We have essentially two female characters in the whole film, Erica (Rooney Mara) and Christy (Brenda Song.) The former's rejection of Zuckerberg is painted as the catalyst for his journey to the top. The latter lady is a Facebook "groupie" (read: slllut) who jumps Eduardo in a public restroom, becomes his girlfriend/glommer-on, and then, in the film's most ridiculous scene, goes ballistic because his relationship status on Facebook is still 'single.' Oy vey. THE SOCIAL NETWORK's approach to the fairer sex is about as complex as those found in any of Fincher's films - which is, not complex at all. (No offense, Ripley...) Perhaps this remove is meant to convey Zuckerberg's own mystification with women. But considering the director's track record... Hey, the guy's not Almodóvar.

THE SOCIAL NETWORK is about Men. And Harvard, an institution still synonymous with old world male exclusivity, turns out to be a perfect context for Fincher's signature style. With longtime cinematographer Jeff Cronenweth, Fincher casts deep shadows on Cambridge's plantation architecture to create a chilly, ubiquitous reminder of such institutions' founding in an era of very unequal rights - which in turn emphasizes the weight of class ascendancy that Zuckerberg feels all around him. Zuck's no slave certainly, but he is a shlub, obsessed with gaining access to one of Harvard's 'Final Clubs,' and his Asperger's-and-sweatshirts style is played against the blazer'd suavity of Eduardo Saverin (the winning Andrew Garfield.) Zuckerberg is portrayed as a kid with a chip on his shoulder about his lot as a Harvard Man. When he doesn't get into Fight Final Club, he creates one of his own, and alienates everyone he knows in the process.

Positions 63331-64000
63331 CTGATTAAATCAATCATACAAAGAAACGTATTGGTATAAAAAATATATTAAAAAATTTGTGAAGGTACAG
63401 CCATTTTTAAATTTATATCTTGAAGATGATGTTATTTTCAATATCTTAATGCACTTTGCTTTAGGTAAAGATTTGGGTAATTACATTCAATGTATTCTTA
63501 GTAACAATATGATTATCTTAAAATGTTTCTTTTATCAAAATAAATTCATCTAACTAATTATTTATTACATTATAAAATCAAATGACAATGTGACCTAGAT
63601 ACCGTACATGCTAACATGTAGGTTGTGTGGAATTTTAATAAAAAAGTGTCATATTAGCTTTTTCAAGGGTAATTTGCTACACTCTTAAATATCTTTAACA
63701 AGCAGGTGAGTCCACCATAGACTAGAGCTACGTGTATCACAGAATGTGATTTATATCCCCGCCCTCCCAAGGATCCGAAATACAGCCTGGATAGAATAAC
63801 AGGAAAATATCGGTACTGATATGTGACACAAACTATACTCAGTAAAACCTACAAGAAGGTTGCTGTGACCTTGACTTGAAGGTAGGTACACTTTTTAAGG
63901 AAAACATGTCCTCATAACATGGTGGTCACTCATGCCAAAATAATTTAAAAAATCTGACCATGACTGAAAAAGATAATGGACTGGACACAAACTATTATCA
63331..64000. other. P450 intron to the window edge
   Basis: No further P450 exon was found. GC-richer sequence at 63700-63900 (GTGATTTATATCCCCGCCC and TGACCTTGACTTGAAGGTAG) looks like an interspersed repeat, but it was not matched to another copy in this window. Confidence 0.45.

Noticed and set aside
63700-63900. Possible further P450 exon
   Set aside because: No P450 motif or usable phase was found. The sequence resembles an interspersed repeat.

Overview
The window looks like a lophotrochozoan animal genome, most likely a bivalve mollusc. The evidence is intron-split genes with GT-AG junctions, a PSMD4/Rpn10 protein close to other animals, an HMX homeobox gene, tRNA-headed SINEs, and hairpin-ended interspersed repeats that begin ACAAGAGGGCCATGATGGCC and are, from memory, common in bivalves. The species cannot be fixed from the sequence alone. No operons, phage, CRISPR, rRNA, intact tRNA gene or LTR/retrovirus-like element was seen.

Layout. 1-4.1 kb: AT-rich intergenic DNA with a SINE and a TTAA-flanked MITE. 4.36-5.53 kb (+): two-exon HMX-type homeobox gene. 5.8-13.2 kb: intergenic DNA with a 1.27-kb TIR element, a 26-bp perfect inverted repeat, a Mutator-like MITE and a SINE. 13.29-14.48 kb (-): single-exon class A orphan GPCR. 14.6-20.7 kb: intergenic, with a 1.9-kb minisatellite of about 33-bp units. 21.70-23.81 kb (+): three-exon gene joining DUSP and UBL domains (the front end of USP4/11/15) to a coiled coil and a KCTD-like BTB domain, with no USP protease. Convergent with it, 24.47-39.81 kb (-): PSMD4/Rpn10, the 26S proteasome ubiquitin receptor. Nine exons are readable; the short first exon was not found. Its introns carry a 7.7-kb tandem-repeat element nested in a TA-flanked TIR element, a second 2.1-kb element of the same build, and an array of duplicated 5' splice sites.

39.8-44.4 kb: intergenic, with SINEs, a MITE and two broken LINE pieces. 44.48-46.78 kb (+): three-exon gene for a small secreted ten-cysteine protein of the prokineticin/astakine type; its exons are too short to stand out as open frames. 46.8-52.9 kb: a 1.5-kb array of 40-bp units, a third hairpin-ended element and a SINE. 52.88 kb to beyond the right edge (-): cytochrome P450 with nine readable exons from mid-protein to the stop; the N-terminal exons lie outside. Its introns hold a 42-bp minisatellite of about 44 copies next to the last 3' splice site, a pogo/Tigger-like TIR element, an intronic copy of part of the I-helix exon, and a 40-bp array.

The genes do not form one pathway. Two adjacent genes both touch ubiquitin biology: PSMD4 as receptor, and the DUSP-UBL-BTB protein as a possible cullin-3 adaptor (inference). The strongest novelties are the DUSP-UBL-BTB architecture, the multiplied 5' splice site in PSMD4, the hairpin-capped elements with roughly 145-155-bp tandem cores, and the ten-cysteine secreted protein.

But even as he does, Zuckerberg doesn't change in any way. He never trades his sweats for a blazer, and Jesse Eisenberg's performance conveys nothing of what his character might think, or even understand about the ramifications of what he's doing. Disappointingly though, the film itself also finally draws a blank on Zuckerberg. In its last scene (urrm, spoiler alert,) a token female played by Rashida Jones spells out what we're meant to take away about our young subject. "You're not an asshole, Mark," she says. "You're just trying so hard to be one." ... The End. No, really, that is the last line of the movie. It's reductive - not revelatory.  No matter what Peter Travers (or as I call him, Mr. Relevancy) has said about this film defining the last decade with its portrayal of a stereotypical insular narcissist blogger, there's a big difference between this film's beat line, and the reveal of, oh, say Rosebud. And I'm not just saying that because I'm an insular narcissist blogger myself.

Though it may ultimately miss the Mark, THE SOCIAL NETWORK is irrepressible; it's charged with energy and crisp on every level - from the witty and often terrifically unbelievable dialogue by Aaron Sorkin, to the techno-inflected Trent Reznor score, right down to the digital splatter of champagne on a window during a scene of celebration. Each droplet lands exquisitely. It's a perfect special effect - but it's not real champagne. David Fincher's got no interest in making a mess.

Review Cross-Posted at 


The Social Network

  • David Fincher
  • Aaron Sorkin (screenplay)
  • Ben Mezrich (book)
  • Jesse Eisenberg
  • Rooney Mara
  • Bryan Barter
  • Dustin Fitzsimons
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David FincherAaron SorkinBen MezrichJesse EisenbergRooney MaraBryan BarterDustin FitzsimonsBiographyDrama